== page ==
Time to take it slow

Time to take it slow

Looks can be deceptive, especially when it comes to a Pilates class. Unlike at the gym, you won’t see folks huffing and puffing their way to muscular bodies and eight-pack abs. In fact, the moves seem so simple that you may wonder what makes it so popular among celebrities from across the globe.

From movie stars like Kate Hudson, Tom Cruise, Julia Roberts, Deepika Padukone, Kareena Kapoor and Varun Dhawan to sports personalities like Maria Sharapova, David Beckham and Shane Watson, fitness enthusiasts seem to be bitten by the Pilates bug. And with good reason!

From the beginning

Founded by Joseph Pilates, a German-born boxer and gymnast, the fitness method traces its history to the years after World War I. In order to help bedridden patients regain their lost strength, Joseph is said
to have taken the springs from the beds and rigged them up to the bed posts as
exercise apparatus! He named this minimal-equipment system of exercises contrology.

However, it was only in the late 1980s, after he moved to the US — where professional dancers as well as Hollywood actors discovered what came to known as Pilates — that the fitness boom really started. Pilates can not only be performed on the mat, but also with apparatus like the reformer, cadillac, wunda chair and ladder barrel, to name a few. No matter what the style, the emphasis is always on technique. “Slow and with control”, that’s the Pilates’ mantra.

A unique practice

Given its strong emphasis on the mind-body connection, parallels are, often, drawn with yoga. However, the techniques are quite different. For instance, unlike in yoga ujjayi practices, where you breathe in and out through your nose, in Pilates, you breathe in through your nose, but breathe out through your mouth. Lateral breathing is fundamental to all Pilates exercises.

Another principle that’s integral to the Pilates routine is what Joseph called “zip and hollow”. Basically, the navel is hallowed back towards the spine, while the pelvic muscles are clenched (as if to suppress the urge to pee). The idea is to engage the pelvic floor and abdominal muscles, thereby protecting the back, strengthening the core and improving posture.

Count the ways

Speaking of fitness benefits of Pilates, here are the five main advantages of embracing this fitness regime:

Strength: “You won’t build bulky muscles the way you do at the gym,” warns Sahiba Singh, a Bengaluru-based contemporary dancer and Pilates trainer. “However, you’ll get strong, toned muscles,” she adds.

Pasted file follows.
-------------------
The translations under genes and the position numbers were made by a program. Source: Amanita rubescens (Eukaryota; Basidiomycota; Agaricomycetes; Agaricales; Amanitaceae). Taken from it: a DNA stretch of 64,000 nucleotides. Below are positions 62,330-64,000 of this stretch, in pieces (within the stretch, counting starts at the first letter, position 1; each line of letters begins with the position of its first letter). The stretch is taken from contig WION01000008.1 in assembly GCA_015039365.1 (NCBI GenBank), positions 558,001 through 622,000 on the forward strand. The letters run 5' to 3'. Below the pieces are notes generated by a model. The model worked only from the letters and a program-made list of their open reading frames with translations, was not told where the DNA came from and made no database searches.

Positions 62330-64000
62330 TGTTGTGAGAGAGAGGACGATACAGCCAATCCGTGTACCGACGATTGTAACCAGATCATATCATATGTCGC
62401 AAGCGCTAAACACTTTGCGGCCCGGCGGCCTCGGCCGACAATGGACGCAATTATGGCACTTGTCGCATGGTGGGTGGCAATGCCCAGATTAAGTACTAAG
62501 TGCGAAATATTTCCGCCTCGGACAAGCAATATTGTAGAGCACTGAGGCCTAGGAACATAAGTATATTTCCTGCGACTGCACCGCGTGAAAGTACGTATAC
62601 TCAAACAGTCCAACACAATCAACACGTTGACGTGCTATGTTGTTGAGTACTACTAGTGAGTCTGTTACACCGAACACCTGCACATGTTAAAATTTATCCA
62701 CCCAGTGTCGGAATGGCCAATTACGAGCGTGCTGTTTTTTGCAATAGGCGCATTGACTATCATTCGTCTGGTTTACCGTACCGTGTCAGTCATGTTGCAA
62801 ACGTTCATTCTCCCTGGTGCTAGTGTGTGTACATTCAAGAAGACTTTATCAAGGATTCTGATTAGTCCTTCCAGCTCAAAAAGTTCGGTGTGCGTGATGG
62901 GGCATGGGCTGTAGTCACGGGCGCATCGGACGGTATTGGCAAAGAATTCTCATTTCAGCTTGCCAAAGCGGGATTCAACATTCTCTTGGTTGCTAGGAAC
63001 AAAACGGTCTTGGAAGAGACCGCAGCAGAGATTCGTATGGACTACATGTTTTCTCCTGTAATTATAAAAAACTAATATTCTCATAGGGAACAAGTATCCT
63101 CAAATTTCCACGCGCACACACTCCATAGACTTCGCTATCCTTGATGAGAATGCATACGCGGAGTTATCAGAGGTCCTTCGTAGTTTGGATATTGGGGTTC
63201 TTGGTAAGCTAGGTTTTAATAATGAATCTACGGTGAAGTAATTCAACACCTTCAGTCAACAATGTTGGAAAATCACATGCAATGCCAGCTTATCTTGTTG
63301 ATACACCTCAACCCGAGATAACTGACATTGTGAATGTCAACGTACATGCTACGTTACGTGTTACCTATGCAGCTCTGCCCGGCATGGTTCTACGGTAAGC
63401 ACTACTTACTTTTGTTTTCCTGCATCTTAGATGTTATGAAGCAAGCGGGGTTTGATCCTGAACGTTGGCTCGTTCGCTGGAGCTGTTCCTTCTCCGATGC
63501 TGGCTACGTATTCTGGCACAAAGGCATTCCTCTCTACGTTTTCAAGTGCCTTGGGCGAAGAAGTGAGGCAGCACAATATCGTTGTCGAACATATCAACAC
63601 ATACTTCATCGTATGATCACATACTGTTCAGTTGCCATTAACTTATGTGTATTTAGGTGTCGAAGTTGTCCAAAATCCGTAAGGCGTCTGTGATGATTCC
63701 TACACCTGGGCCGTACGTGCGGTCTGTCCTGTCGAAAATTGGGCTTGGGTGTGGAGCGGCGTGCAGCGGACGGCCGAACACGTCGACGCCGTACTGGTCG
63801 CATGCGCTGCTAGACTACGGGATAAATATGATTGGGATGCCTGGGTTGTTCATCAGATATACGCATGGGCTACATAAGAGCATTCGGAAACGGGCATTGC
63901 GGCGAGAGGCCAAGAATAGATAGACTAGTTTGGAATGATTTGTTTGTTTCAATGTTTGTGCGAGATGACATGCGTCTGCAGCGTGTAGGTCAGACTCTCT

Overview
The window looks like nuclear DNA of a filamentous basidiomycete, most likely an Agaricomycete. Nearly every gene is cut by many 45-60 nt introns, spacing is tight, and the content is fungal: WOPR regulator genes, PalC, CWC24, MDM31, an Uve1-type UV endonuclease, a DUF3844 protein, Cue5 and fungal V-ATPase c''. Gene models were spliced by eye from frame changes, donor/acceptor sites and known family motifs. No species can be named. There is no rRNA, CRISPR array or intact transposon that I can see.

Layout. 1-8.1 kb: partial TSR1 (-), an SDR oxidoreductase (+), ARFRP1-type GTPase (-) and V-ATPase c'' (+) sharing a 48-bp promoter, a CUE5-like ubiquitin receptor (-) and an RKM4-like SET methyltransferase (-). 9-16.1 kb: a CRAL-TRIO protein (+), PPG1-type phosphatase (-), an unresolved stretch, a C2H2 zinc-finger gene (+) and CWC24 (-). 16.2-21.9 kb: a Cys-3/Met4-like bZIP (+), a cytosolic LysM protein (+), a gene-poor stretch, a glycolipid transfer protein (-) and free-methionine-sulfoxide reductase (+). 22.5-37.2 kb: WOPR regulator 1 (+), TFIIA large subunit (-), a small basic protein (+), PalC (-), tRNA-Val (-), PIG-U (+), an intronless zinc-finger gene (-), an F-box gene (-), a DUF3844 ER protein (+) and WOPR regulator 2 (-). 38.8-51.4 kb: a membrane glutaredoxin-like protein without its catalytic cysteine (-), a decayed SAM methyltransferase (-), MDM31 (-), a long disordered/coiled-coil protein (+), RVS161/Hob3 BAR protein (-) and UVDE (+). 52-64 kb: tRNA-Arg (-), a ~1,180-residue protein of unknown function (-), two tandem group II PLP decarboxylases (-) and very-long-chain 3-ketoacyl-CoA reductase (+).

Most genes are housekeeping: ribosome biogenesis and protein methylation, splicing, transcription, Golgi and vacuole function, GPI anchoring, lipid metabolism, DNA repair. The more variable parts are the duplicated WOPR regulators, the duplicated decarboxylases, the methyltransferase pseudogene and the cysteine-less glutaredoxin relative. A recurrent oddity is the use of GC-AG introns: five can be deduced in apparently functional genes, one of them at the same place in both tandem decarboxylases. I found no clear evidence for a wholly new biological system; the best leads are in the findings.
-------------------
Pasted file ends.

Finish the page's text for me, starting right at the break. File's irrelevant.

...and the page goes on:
While the focus is on improving core strength, Pilates is also known to build up the muscles in your arms and legs. Many rehabilitation clinics also consider it an effective way of dealing with chronic back pain, arthritis, knee injuries and the like.

Flexibility: You are only as young as your spine is flexible, believed Joseph, who at the age of 83 (in 1967 when he passed away) could give young students a complex with his supple moves. A regular practice of Pilates is known to boost flexibility and improve joint mobility.

“The constant effort is to lengthen the body and align the spine,” avers Rakesh Gupta, a Mumbai-based entrepreneur, who noticed remarkable reduction in the rigidity of his body after joining a Pilates class last year. “The best part is that most of these exercises can be easily performed at home, or even when you are travelling,” he
says.

Posture: “Most people slouch. The tendency comes from our evolutionary background as four-legged creatures,” observes Sahiba. Unlike dancers who are taught to hold the right posture, other mortals seem unaware of the problem.

“Pilates makes you aware of your body — not just the big muscles, but also the oft-ignored smaller muscles. It helps you find your neutral spine and correct your posture,” she explains.

Breath control: If you are new to Pilates, then the most baffling advice that you will get is to “continue breathing”. As much as lateral breathing may be a challenge, especially while holding the “zip and hollow” position, once you master the art, everything else falls into place.

“You may not sweat buckets, but the amount of concentration you need to breathe right is unbelievable! At the end of the class, you know that your body and mind have worked hard,” maintains Rakesh.

Weight loss: You can burn up to 350 calories in a one-hour Pilates class. However, if you are looking for a workout that can help you shed extra kilos, you need to club Pilates with some aerobic activity such as walking, swimming, or cycling, at least three times a week. Because although Pilates is an intense workout, it is not an aerobic or cardio workout.

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